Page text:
GOP Candidates Seek Endorsement from Tim Tebow

This is no joke. Tim Tebow told the Associated Press
that he has been approached by more than one GOP candidate for an endorsement. Here is the relevant portion from the report:

Sensing the excitement and loving his message, Tebow is also being courted by Republican presidential candidates. The quarterback recently told The Associated Press he’s been asked by more than one of the contenders for his support. He wouldn’t name names, but did say he’d declined the offer.

“I think you have to have so much trust in who you support, just from product endorsements to endorsing a candidate because if that person or company does something (bad), it reflects on you,” said Tebow, who’s a pitchman for Nike, Jockey and FRS energy drink.

Everybody’s trying to cash-in on Tebow’s popularity, but I’m glad he’s rebuffed the pols so far. Read the rest here.

4 Responses to GOP Candidates Seek Endorsement from Tim Tebow

  1. yankeegospelgirl January 10, 2012 at 2:09 pm #

    Bravo! Smart lad!

  2. Paula January 10, 2012 at 6:05 pm #

    So glad Tebow isn’t playing this game.

    I have been so disgusted with the endorsement process. It means absolutely nothing to me anymore. For political candidates, it often comes down to who received campaign donations from whom. For example, S. Carolina Gov. Nikki Haley, a Tea Party favorite, received 62K in campaign donations from Mitt Romney prior to endorsing him.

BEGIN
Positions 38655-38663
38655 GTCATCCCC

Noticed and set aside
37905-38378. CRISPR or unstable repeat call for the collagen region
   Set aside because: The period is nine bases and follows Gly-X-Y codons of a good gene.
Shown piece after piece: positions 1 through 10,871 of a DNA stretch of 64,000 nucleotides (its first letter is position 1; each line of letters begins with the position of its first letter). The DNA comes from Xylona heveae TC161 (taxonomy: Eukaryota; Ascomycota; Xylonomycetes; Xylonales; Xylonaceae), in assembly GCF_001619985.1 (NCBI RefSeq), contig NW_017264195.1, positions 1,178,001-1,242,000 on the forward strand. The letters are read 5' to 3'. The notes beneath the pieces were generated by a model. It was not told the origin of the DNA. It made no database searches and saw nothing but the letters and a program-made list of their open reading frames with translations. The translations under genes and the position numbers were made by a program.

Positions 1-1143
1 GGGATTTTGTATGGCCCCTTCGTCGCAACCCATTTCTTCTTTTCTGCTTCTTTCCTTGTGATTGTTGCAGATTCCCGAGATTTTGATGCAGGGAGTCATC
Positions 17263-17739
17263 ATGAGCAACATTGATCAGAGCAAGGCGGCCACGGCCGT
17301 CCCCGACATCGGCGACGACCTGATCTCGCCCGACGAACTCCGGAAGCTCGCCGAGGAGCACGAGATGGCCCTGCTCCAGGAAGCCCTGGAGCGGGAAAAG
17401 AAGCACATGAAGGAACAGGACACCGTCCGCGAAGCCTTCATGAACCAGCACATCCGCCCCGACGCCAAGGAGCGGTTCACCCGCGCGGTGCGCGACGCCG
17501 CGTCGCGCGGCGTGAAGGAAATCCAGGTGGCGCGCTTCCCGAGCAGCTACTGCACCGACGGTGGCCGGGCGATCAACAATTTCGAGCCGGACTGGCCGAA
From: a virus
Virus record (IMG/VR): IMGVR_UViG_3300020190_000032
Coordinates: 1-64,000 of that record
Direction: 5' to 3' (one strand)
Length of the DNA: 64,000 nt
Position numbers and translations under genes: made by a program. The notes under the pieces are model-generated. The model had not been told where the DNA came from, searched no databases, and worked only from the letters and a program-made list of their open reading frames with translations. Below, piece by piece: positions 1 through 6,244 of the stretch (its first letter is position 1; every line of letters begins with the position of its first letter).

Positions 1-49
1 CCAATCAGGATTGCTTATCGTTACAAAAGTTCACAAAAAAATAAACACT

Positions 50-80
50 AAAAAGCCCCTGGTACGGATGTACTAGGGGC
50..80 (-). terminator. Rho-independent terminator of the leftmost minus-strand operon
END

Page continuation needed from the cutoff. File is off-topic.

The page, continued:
OK, we expect that kind of thing from politicians, I guess. What makes me sick is when pro-life and other conservative organizations do it. Many of them receive hefty donations from these candidate PACs, which in some cases, buy endorsements for candidates.

    When Ohio Right to Life endorsed one GOP candidate over two others with a very, very strong records of pro-live activism in an open PRIMARY race, I called the director to find out what was up. He told me it was their policy to endorse “the most conservative candidate they think can win.” Despite the strong pro-life records of the other two candidates, they felt the other candidate was more likely to win because he had more money in his campaign fund. Because they other candidates were not endorsed by ORTL, Ohio voters were left with the false impression that the other two candidates were not pro-life. Disgusting.

    When looking at endorsements, it’s important to know what the endorsement is based upon.

    • yankeegospelgirl January 10, 2012 at 7:32 pm #

      No kidding! That EXACT same thing happened in my state. We had several good candidates in the Republican primaries, and our state’s right to life organization only gave their official endorsement to one of them and put all their “firepower” as it were behind him, even though at least one other candidate had a terrific pro-life record. Ultimately, NONE of the good candidates won the nomination, and instead a pro-choicer won it. We learned it was an attempt to gather all the pro-life voters behind just one candidate to avoid that very thing, but I think people were annoyed that they weren’t told anything about the other candidate’s pro-life record and curious to find out more when RTL was silent on it. So it ended up backfiring.

      • Paula January 10, 2012 at 11:26 pm #

        The sad thing is that people don’t know this and they will vote for candidates based upon their endorsements.

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